Monday, 14 May 2012
The 1st of May 2012 was a big day for REthinkthings. We were at The NEC in Birmingham for the Naidex national trade show. This is the UKs largest disability, homecare and rehabilitation event, for us, it meant a huge opportunity and change of approach for the launch of the Flo, the product we have been developing for over three years after the idea was originally conceived on the BBC Design for Life show with a little help from Philippe Starck. Although we have strived to keep interested followers updates since this aired in 2009 through our product facebook page it has taken a while to get it into a near perfect functional form for market testing until now, with over 15 prototypes in a range of materials and several changes to the form for strength and aesthetic perfection it has been quite a journey.
We normally go to design led trade shows when launching new products such as Pulse, Tent, Spring Fair, Maison etc, so Naidex was a bit of a new experience with it being market specific for those seeking innovation in the independent living sector. Flo was to be presented to the public for the first time in a finished form and with the resources to have it produced in quantity should trade partners take interest.
The response we got was amazing. When launching a new product there is always the worry if people will actually take to it and even understand it, especially when you have invested so much time and cash resource into it. But people got it, they loved the unusual form, the futuristic materials and its “snake like” personality.
Visitors saw how Flo gave the user more personal confidence through its non medical aesthetic and its new visual language which offered a style statement and a sense of individuality. On the stand, it scremed “touch me, try me” to the occupational therapists, physios, end users and other health professionals as it was so different to anything they had ever seen before. A range of user groups tried it out from youngsters with minor mobility problems to older, and somewhat heavier gentlemen, many of whom were wheelchair users, it worked a treat for most, with a little positioning and practise, some needed alternative sizing of course and this is the next step for us in the products development and the vast range of contacts we made at the show including 5 global distributors, a range of independent retailers and several other healthcare professionals will perhaps assist in making this a reality.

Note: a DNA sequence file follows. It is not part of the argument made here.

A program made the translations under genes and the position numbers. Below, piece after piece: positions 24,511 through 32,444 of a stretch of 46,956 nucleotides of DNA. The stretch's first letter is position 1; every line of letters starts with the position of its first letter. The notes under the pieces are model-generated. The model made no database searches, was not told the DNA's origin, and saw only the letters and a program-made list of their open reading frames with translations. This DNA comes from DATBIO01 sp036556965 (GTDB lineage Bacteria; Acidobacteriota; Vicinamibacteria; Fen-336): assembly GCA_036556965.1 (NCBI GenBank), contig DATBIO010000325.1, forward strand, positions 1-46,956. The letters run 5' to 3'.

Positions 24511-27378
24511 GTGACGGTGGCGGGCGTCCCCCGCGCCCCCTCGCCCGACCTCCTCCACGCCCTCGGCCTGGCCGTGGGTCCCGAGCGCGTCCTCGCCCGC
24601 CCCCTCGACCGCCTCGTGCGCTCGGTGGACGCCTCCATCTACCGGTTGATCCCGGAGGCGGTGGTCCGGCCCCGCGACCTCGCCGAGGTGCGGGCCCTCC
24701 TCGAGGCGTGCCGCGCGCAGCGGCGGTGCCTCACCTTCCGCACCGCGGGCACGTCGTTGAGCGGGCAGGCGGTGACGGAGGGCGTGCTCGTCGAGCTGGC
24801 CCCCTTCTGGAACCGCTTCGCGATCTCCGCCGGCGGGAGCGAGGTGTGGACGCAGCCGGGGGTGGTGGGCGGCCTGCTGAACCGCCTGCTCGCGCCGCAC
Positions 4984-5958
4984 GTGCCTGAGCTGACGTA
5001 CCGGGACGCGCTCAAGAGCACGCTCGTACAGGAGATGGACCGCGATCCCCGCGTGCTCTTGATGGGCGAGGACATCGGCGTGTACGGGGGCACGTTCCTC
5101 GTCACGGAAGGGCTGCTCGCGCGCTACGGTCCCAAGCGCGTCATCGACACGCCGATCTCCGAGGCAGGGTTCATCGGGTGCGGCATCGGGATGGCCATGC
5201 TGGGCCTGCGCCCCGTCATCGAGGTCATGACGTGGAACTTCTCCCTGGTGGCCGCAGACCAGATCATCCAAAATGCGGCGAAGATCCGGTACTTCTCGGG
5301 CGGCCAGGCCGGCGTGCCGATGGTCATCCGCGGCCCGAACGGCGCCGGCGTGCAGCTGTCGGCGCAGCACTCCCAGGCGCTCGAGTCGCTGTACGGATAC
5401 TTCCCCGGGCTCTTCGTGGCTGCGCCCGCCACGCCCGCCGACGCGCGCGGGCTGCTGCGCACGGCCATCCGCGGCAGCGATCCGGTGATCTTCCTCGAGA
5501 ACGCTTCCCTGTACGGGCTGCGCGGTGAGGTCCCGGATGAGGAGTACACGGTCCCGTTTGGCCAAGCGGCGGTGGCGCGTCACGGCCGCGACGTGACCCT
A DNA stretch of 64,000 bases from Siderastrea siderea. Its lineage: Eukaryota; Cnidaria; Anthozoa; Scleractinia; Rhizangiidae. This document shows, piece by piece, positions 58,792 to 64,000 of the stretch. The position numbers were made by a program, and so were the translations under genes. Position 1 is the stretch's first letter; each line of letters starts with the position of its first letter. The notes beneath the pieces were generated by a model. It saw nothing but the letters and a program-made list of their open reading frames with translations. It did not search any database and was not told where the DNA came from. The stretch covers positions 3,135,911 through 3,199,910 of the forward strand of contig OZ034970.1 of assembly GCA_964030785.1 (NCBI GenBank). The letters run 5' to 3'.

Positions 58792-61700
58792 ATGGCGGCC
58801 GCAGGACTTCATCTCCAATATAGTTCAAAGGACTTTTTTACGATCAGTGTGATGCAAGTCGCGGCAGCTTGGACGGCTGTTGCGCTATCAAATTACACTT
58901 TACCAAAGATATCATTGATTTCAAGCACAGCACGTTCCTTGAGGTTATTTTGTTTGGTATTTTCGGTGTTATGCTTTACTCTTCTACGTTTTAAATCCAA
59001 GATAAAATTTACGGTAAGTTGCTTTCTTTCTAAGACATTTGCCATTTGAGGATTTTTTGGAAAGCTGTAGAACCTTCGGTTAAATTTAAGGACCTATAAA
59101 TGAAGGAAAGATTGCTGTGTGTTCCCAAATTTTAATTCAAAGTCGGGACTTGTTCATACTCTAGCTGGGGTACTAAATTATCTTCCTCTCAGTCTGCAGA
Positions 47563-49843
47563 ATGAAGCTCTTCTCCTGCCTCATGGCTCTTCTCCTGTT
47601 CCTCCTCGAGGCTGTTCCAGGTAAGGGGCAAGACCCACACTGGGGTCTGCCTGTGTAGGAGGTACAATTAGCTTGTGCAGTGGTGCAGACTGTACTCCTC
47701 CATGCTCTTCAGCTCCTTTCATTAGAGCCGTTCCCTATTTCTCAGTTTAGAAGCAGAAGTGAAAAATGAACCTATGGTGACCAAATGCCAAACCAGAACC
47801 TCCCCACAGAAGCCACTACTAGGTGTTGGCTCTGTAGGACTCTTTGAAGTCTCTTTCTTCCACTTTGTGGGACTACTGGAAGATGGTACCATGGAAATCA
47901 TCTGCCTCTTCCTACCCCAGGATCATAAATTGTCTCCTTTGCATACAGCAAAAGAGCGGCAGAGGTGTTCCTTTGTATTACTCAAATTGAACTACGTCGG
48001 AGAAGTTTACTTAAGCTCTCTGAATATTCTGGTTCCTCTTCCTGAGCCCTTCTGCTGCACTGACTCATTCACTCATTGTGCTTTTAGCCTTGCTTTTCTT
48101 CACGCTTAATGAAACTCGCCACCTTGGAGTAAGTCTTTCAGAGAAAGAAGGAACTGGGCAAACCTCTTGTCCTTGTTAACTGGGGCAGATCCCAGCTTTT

With this being our first time at the show we were interested to see some of the other products on display. The variety of solutions on offer was astounding with things as tiny as a straw holder from a company called reallyusefulthings (made up of product designers who set out specifically to make improvements to life for those with physical restrictions), right up to devices designed to lower a person in a specially designed wheelchair into a swimming pool.
Some of the more exciting designs (few and far between at this show) came from the smaller items, often a simple solution to an everyday problem. A company called ‘Gripeeze’ produce gloves, which give the user a stronger grip on tools, and other handheld daily living devices by incorporating a strap from the palm to the knuckles, allowing those with grip problems to continue living independently and doing the things they enjoy.
Another product that grabbed our attention was from ‘Nathan Smallman of Sculpta.co.uk with his secure grip range, not enough designers, producers and craftspeople consider the independent living market, perhaps because its “not cool” to some, however this attitude seems to be changing as Nathan and reallyusefulthings demonstrate through their work.